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Government of Canada and the United States Co-Invest to Strengthen Critical Mineral Value Chains

The development of secure, sustainable North American supply chains requires close collaboration among like-minded partners. That is why Canada and the United States are co-investing in strategically important Canadian critical minerals projects and working to strengthen our supply chains through the Canada-U.S. Energy Transformation Task Force, which was recently renewed for another year. We are accelerating projects and attracting capital to Canada that will develop the critical minerals essential for continental security and our clean energy future. 

The Honourable Jonathan Wilkinson, Minister of Energy and Natural Resources, announced the first co-investment with the U.S. in two Canadian companies developing deposits of critical minerals — Fortune Minerals Limited located in the Northwest Territories and Lomiko Metals, Inc. in Quebec. The two companies are receiving funding from both Canada and the U.S. to accelerate their projects towards production.

Canada’s investment of C$4.9 million in Lomiko will fund pilot plant testing to convert flake graphite into battery-grade material and is joined by an American investment of US$8.4 million through the Defense Production Act Investments (DPAI) office. Canada’s investment of up to C$7.5 million to Fortune will advance engineering and processing for the development of the company’s NICO project to ensure a reliable North American supply of bismuth, in addition to cobalt, copper and gold, and is joined by an American investment of US$6.4 million through the DPAI office. Both investments build on previous Government of Canada funding for Fortune and Lomiko and will support defence applications and the growing demand for long-duration energy storage and electric vehicles.

This announcement is a landmark example of the close bilateral collaboration under the Canada-U.S. Joint Action Plan on Critical Minerals Collaboration and the Canada-U.S. Energy Transformation Task Force, for which it is also a key deliverable.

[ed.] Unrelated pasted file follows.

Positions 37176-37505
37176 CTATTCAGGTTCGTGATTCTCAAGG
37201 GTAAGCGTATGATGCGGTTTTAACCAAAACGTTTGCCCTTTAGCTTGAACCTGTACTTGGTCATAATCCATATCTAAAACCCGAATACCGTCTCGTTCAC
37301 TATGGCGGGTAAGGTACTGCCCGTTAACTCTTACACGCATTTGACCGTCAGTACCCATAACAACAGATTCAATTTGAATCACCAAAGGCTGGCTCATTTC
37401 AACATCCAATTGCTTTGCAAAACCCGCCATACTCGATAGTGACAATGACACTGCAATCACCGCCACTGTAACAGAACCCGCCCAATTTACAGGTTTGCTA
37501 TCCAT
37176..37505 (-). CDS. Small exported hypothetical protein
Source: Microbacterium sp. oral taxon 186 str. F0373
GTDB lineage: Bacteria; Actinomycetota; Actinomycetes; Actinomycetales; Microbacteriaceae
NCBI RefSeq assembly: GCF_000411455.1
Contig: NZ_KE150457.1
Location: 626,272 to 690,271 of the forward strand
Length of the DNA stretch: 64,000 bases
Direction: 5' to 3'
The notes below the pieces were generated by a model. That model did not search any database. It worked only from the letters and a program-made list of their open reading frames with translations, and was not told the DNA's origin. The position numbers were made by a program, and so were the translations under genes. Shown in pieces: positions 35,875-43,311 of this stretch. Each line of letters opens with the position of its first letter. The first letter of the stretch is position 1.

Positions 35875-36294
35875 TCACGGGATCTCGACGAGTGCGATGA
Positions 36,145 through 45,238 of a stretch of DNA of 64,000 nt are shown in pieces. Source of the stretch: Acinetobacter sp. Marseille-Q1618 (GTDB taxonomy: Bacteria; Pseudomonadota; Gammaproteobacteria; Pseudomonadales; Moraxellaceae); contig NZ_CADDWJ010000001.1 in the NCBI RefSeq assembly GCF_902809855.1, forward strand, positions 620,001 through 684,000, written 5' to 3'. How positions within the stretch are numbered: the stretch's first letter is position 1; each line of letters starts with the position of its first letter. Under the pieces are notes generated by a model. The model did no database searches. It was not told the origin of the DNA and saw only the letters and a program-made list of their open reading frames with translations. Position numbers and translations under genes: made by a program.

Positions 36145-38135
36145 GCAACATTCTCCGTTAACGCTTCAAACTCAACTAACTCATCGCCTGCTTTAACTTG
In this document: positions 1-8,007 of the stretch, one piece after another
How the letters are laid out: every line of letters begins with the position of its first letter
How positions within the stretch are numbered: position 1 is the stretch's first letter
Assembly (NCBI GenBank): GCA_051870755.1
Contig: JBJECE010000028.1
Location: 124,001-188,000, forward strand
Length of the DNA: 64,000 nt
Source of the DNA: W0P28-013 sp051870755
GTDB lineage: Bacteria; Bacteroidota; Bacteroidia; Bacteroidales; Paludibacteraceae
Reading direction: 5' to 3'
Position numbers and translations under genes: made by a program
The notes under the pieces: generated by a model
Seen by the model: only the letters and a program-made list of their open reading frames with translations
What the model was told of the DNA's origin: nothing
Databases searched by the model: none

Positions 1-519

Co-investment in Canadian projects of strategic importance, like Fortune and Lomiko, supports the U.S. and Canada’s shared vision of strong, sustainable North American critical mineral supply chains. It is this kind of cooperation and integration that will allow us to seize the generational opportunity of the global transition to net zero.

“Canada is positioning itself as a global leader in the supply of responsibly sourced critical minerals for the green and digital economy. Through our work with the United States and other allies, we are developing secure critical minerals value chains that will power a prosperous and sustainable future.” 

The Honourable Jonathan Wilkinson
Minister of Energy and Natural Resources


  • In March 2024, Minister Wilkinson announced an investment in Fortune of C$714,500 for a pilot hydrometallurgical process to produce high-purity cobalt sulphate.
  • In 2023, Canada’s National Research Council provided up to C$500,000 to Lomiko to continue advancing pre-feasibility-level battery trials with its La Loutre natural flake graphite concentrate.
  • Announced in January 2020, the Canada-U.S. Joint Action Plan on Critical Minerals advances both countries’ common interest in strengthening North American critical mineral production needed for defense, aerospace, clean energy, communications and other key industries.
  • Over the last few years, Canada has made landmark investments across a range of critical mineral and zero-emission-vehicle supply chain projects in Canada. Canada is actively providing support across the industry under the CA$3.8-billion Canadian Critical Minerals Strategy to address barriers through funding and collaboration with provincial and territorial governments, Indigenous groups, mining companies and other Canadian and international partners.
  • Critical mineral projects in Canada are further supported by the Clean Technology Manufacturing investment tax credit, which bolsters investment in the mining and processing of six critical minerals essential for clean technology supply chains: lithium, cobalt, nickel, graphite, copper and rare earth elements.

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